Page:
The tramway and GC105 followed the valley of La Berre from Villeneuve-les-Corbieres to Durban. It approached Durban Corbieres from the West and remained on the line of what is now the D611 through the village.The route is confirmed on the adjacent 1930s Michelin Map which shows the line on the North shoulder of the ols GC105 between Villeneuve and Durban. The location of the station can also be picked out to the East of the village of Durban and on the North side of the GC105.

Worthy of note is that in the 1930s the village is shown on the map as being completly to the south of the river Berre with one bridge crossing the river and carrying the IC40. on the OpenStreetMap image above there are two further bridges shown to the East of the IC40 bridge and the village has expanded significantly to the North of the river.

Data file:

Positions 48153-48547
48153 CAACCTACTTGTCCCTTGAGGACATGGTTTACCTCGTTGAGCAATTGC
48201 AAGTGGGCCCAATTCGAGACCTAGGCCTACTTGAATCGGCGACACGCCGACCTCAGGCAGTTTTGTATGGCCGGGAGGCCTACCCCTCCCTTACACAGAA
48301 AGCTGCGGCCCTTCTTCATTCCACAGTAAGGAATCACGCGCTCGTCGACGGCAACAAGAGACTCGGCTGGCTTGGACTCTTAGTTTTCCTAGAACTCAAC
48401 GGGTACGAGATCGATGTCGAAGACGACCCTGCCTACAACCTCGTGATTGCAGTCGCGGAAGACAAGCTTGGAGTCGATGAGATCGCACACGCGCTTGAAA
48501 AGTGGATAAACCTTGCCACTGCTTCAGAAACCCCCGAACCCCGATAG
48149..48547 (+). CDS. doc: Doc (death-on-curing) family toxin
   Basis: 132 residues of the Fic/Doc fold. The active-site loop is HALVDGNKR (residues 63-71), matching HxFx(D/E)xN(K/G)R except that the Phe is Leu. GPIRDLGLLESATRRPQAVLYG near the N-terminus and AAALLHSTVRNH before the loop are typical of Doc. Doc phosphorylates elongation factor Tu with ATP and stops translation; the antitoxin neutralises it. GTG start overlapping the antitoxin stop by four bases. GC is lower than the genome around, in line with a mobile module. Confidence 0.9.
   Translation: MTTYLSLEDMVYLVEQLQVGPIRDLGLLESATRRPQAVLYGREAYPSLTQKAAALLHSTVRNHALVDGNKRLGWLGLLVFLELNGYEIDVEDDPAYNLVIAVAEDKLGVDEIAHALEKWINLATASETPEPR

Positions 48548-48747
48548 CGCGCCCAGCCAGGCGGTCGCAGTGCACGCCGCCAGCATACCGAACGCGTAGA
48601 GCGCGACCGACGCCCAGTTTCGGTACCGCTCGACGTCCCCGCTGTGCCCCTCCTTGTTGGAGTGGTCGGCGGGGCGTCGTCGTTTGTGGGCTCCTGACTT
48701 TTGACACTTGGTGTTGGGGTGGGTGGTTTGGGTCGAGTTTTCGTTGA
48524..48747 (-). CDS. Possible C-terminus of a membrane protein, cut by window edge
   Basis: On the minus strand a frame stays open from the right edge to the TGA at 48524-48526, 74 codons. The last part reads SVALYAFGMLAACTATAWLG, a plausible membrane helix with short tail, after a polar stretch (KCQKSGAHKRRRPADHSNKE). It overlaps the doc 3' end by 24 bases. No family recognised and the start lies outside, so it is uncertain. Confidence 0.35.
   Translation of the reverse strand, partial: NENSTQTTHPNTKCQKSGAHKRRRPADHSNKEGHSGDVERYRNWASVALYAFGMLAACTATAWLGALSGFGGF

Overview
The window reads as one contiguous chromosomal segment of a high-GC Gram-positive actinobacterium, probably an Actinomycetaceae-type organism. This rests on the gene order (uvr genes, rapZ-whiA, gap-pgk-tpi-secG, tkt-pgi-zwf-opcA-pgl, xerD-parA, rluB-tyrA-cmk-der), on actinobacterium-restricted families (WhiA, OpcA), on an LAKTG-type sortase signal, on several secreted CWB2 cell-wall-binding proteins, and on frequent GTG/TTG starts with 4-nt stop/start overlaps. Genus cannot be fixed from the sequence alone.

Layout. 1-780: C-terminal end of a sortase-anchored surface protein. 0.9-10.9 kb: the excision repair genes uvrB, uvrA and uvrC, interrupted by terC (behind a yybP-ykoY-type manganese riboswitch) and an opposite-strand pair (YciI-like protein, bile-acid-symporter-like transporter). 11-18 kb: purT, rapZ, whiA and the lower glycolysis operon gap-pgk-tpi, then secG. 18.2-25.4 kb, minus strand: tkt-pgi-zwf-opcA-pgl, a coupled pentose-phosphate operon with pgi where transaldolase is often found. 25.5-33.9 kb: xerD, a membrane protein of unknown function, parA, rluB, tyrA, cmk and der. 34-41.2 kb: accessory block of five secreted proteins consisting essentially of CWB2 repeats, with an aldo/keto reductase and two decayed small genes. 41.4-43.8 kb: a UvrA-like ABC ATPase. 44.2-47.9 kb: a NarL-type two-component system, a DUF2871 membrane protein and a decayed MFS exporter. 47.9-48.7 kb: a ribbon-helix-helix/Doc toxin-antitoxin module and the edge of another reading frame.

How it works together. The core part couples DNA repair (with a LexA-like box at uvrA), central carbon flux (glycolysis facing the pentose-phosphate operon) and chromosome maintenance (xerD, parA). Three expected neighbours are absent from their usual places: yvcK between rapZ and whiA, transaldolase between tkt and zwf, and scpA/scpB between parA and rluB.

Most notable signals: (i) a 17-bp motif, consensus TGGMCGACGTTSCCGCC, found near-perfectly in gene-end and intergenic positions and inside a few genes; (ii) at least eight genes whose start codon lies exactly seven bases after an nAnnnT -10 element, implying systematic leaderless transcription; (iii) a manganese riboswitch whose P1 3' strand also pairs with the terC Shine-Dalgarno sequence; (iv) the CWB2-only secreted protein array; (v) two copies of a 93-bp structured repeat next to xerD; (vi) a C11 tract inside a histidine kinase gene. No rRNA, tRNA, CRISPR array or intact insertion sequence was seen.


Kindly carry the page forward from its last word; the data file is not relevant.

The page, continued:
Durban is a town that has experienced its fair share of natural disasters. There have been significant floods over many centuries. The historic postcards below show a range of different locations along the Avenue de la Gare which later became the Avenue des Corbieres and the D611. In the pictures the flood defences vary from something quite elaborate, with steps to allow access to the top of the wall, to plain walls.

The more modern images culminate in pictures of present day arrangements which appear to have widened out the valley and so reduced the height of the flood defences. Before looking at the postcards it is worth noting the debilitating nature of the November 1999 floods. The picture immediately below shows the extent of the floods overlain on a map of the village. [12]The tramway entered the village from the Southwest. The original route across the River Berre could be seen on the left as the trams entered the town passed the Gendarmerie.The river bridge, the tramway passed behind the Gendarmerie. [10]